Despite the atmosphere of cautious optimism expressed by a number of officials of the two countries, Iran and the United States are facing difficulty in overcoming differences related to 3 main issues in the indirect talks to revive the 2015 nuclear agreement, at a time when the negotiations that have been going on for months have entered a crucial stage.

Today, Monday, Tehran announced that the nuclear negotiations in Vienna have reached an advanced stage, and that it is awaiting the lifting of sanctions, and stressed that it is possible to reach soon the revival of the nuclear agreement.

A senior European Union official - who shuttled between the two parties on August 8 - said a "final" offer had been proposed and a response was expected within weeks.

Iranian experts are currently studying the European proposal for the nuclear deal, and they are scheduled to submit their report to the Iranian National Security Council for a final decision.

Two days ago, the Wall Street Journal revealed that the European proposals include making major concessions to Iran aimed at ending the IAEA's investigation into the supposed nuclear activities monitored by the IAEA teams at some sites.

Washington proposes suspending part of the sanctions imposed on Iran and keeping another part, and insists on expanding the agreement to include Iran's missile program and its regional influence.

Despite Tehran and Washington's determination to pursue diplomacy and reach a political agreement, these points of contention threaten to derail diplomatic efforts.

traces of uranium

Iran insists that the nuclear deal can only be salvaged if the International Atomic Energy Agency drops its allegations about Tehran's nuclear activities, while Washington and other Western countries view Tehran's request as outside the scope of reviving the deal.

Last June, the International Atomic Energy Agency's (35-nation) Board of Governors overwhelmingly passed a resolution - drafted by the US, France, Britain and Germany - criticizing Iran for failing to explain traces of uranium found at three undisclosed sites.

Iran responded by increasing its underground enrichment of uranium by installing chains of advanced and more efficient centrifuges, and removing all International Atomic Energy Agency monitoring equipment installed under the 2015 deal;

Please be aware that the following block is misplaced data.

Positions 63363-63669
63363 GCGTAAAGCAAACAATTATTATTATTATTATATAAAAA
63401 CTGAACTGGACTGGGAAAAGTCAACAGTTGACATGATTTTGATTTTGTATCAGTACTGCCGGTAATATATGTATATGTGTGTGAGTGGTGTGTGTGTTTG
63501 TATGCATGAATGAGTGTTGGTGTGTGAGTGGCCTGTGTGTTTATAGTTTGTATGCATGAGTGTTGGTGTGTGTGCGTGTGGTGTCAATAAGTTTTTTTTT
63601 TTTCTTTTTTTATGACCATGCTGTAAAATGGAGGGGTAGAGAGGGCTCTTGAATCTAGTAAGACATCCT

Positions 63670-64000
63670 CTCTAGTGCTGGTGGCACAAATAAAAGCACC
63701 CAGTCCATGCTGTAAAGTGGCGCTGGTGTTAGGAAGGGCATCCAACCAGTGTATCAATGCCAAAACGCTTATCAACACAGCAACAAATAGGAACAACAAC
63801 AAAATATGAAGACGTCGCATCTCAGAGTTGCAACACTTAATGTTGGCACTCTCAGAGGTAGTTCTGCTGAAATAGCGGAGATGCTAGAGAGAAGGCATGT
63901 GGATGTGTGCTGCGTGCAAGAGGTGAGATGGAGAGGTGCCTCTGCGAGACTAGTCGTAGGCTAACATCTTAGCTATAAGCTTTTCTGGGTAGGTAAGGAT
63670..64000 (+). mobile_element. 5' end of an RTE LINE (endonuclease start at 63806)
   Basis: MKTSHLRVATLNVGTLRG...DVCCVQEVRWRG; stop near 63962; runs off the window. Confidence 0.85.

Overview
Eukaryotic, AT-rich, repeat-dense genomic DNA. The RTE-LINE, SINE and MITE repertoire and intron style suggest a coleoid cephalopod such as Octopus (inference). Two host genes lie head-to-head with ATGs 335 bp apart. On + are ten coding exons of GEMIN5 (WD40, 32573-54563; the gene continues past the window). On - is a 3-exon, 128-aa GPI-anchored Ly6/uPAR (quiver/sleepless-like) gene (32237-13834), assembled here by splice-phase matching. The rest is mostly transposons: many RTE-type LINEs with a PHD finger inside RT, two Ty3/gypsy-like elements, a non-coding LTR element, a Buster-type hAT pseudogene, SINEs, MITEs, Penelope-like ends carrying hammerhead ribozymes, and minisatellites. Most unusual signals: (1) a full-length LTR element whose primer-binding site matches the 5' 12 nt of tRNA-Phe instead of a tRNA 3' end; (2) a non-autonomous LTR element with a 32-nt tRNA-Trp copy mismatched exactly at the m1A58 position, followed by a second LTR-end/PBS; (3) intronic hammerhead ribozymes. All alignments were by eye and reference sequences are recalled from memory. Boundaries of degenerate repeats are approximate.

In a move described by the Director-General of the International Atomic Energy Agency, Rafael Grossi, as a possible "fatal blow" to the issue of reviving the agreement.

The International Atomic Energy Agency was unable to access the data collected by these cameras, which have been with Iran for more than a year.

Grossi said more than 40 IAEA cameras would continue to function as core monitoring in Iran that predates the 2015 deal.

Western countries are increasingly concerned that Iran is close to building a nuclear bomb.

On the other hand, Tehran denies any such ambition.


Tehran is seeking guarantees that "any US administration" will not back down from any revived agreement.

But US President Joe Biden cannot pledge that because the nuclear agreement is a non-binding political understanding and not a legally binding treaty.

Former US President Donald Trump withdrew from the agreement in 2018, and reimposed economic sanctions on Iran, which agreed in 2015 to impose limits on its nuclear program in exchange for easing US, European Union and United Nations sanctions.

The agreement negotiated under US President Barack Obama was not a treaty because Obama, a Democrat, could not by any means obtain approval from the US Senate.

Many Republican senators detest this nuclear deal, and some Democrats oppose it.

Two Iranian officials said Tehran had proposed some solutions;

Such as imposing financial sanctions on Western companies that may terminate their contracts with Tehran if Washington abandons the agreement again.

Iran's Revolutionary Guards

In this context, it was basically agreed last March on the outlines of reviving the agreement after 11 months of talks in Vienna.

But the talks later collapsed, due to Tehran's demand that Washington exclude the Iranian Revolutionary Guard from the US list of foreign terrorist organizations, and Washington refused to do so.

The IRGC is the most powerful military force in Iran, enjoys political influence, owns an industrial empire, and is directly subordinate to Iran's Supreme Leader, Ayatollah Ali Khamenei.

An Iranian and a European official said last June that this request had been taken off the negotiating table to give diplomacy a chance.

Several sources told Reuters that Iran agreed to discuss the matter once the 2015 agreement was revived, but in return it requested the lifting of sanctions on some economic units in the Revolutionary Guards.